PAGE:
‘Alexander’s what?’ you may well ask. Granted, it is a strange name for a plant, but it could be said to be ‘Alexander’s Parsley’, in the sense it used to be called the ‘Parsley of Alexandria’, the city in Egypt founded by and named after Alexander the Great. And it is there, around the Mediterranean and in the Middle East, where Alexanders has its ancestral, native home. The Romans knew and valued it as a pot-herb, with taste and consistency similar to the related celery, and took it with them in their colonisation of western Europe two thousand years ago.
When I became a botanist forty years ago, Alexanders was found in two main habitats. Firstly, it was well known in grassy areas and hedge banks in and around centres of Roman civilisation and subsequent monastic activity, a persistent relic of former times. Secondly, reflecting its southern origins and susceptibility to frost, it was known from a thin belt around the coasts of southern England, Wales and Ireland, thriving under the winter warming mantle of the sea.
At the time I was in Norfolk, and one could always tell when approaching within a kilometre or two of the coast in May, as the road verges switched from the white of Cow Parsley to the yellow-green of Alexanders flowers. The photo above shows just that transition, near Ringstead in north Norfolk, in 1983 (sorry for the poor quality). Of course all that has now changed with global warming/climate breakdown: Alexanders has spread out from these adopted homes and now occupies a near-continuous range across East Anglia, the Home Counties and the South-west Peninsula.
Perhaps surprisingly, here in Wivenhoe it is not all that frequent. The main population we have is on the verges of Anglesea Road, an unmade ‘back road’ out of town, and concentrated around the bridge across the railway line. Close to home, and thus within easy reach of a lockdown exercise walk, this year has seen us paying lots of attention to our Alexanders…
The flowers started to open early, before the end of March, a budburst which has advanced along with its geographic spread. The flowers are lovely in close up, a distinctive yellow-green, a colour that complements the pink streaking on the enlarged, ensheathing leaf-bases. And almost straight away the aromatic, musky aroma started to draw in insects. As with all umbellifers, the flowers are open to all manner of pollinators, especially flies and wasps, tiny flowers in large flowerheads providing an excellent early season nectar and pollen resource.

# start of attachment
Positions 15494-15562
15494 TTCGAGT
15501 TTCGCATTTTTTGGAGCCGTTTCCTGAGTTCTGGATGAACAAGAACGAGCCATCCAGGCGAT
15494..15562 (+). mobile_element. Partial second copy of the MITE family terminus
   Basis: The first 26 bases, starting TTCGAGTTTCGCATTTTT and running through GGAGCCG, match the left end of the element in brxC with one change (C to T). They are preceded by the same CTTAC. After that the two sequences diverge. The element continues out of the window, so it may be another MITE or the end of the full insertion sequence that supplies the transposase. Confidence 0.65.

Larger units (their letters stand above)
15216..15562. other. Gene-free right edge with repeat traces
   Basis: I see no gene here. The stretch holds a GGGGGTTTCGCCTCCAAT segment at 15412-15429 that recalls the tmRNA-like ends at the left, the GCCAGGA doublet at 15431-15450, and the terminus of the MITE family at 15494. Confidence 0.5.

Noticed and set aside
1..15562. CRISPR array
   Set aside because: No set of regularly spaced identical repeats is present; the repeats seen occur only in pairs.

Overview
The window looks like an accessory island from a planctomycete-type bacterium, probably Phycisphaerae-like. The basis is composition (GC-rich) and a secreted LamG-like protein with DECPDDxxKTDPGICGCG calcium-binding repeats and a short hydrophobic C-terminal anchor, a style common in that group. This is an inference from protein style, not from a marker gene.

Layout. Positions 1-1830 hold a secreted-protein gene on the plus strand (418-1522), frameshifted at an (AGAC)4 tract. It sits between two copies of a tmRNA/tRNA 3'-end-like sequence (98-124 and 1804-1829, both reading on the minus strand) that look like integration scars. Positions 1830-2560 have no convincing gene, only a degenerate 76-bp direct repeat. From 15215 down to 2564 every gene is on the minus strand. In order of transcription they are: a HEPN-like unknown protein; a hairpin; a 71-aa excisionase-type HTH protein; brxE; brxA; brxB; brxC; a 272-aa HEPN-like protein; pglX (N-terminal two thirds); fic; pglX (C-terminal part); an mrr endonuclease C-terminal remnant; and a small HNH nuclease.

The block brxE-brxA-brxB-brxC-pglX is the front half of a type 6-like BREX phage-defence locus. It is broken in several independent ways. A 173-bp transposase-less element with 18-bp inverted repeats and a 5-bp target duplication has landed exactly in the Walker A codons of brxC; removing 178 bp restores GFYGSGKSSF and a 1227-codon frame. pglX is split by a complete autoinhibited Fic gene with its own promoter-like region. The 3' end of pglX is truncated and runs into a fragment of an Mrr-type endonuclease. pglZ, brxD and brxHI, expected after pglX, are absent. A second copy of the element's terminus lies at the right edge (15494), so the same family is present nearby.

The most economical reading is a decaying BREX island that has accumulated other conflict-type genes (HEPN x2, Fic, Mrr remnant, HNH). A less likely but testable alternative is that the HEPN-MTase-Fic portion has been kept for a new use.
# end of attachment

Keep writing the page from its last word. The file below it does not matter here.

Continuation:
Hoverflies have been especially noticeable thus far, in particular one rather special one, the Spotty-eyed Hoverfly Eristalinus aeneus (just look at those eyes!): one of only two hoverflies with that eye-pattern in Britain, it is a specialist of the coastal fringes, especially in the south-east.
Later on, other hoverflies will include Rhingia campestris (just starting to appear as I write), with their distinctive elongated ‘snout’, and very soon the St Mark’s Flies Bibio marci (and relatives) will be out and draping their flowers in long-legged embrace. The later-opening flowers in May will also likely be home to the picture-winged fly Euleia heraclei, lovely creatures to watch, flashing their bar-codes at each other in courtship dance. These spend their larval life mining the leaf-tissues, between the upper and lower surface, creating an obvious blotch-mine. And the crowns of flowers will become vantage points for Yellow Dung-flies Scathophaga stercoraria, a hunter of other flies attracted to the flowers to feed.
This last week, the most noticeable insects have been ladybirds, basking on leaves as well as flowers, where they may be supplementing their usual aphid diet with nectar and/or pollen. Not that all were feeding: making the next generation was the activity of the week! We found at least eight species on the 10 metre long Alexanders patch, some of them in a bewildering array of colour forms; it was particularly pleasing to see Two-spotted Ladybirds, as these seem to have become rather scarce in these parts since the arrival of the Harlequin Ladybird some 15 years ago.
And all that is just a small snapshhot of what our Alexanders, any Alexanders, is going to offer, entomologically – here are a few more:
One other noticeable feature of this plant is that it is very often infected with Alexanders Rust, a microfungus. Rusts are so-called because they cause lesions on the host plant, often liberally sprinkled with orange spore-producing bodies. Furthermore, this species also causes the host plant to twist and contort, forming a gall.
Notwithstanding its value to passing insects, given the potentially invasive nature of Alexanders and its non-native status, it is perhaps a pity that more folk don’t eat it. The whole plant is edible, from roots and stems to leaves and flower buds, and even the dried, black seeds which can be ground up into a mild, aromatic ‘pepper’.
That may well be because it is not actually very pleasant….the celery/angelica notes, with rather oily spiciness (hence it is believed the origin of its scientific name Smyrnium, alluding to its myrrh-like qualities) is largely lost with cooking and my recollection is of pretty tasteless mush. But, if a suitable recipe could be developed, perhaps using also the mild garlic of that other invasive verge plant Three-cornered Leek, ‘eating the landscape’ could actually do a lot of good for conservation by keeping the invaders at bay.